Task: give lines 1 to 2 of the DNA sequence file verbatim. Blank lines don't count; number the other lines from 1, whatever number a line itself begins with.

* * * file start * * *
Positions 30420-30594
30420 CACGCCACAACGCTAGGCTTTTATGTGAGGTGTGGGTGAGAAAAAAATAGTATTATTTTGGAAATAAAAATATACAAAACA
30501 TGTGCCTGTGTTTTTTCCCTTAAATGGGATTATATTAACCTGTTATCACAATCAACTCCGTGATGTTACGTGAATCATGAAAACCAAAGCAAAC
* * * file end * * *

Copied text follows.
Positions 30420-30594
30420 CACGCCACAACGCTAGGCTTTTATGTGAGGTGTGGGTGAGAAAAAAATAGTATTATTTTGGAAATAAAAATATACAAAACA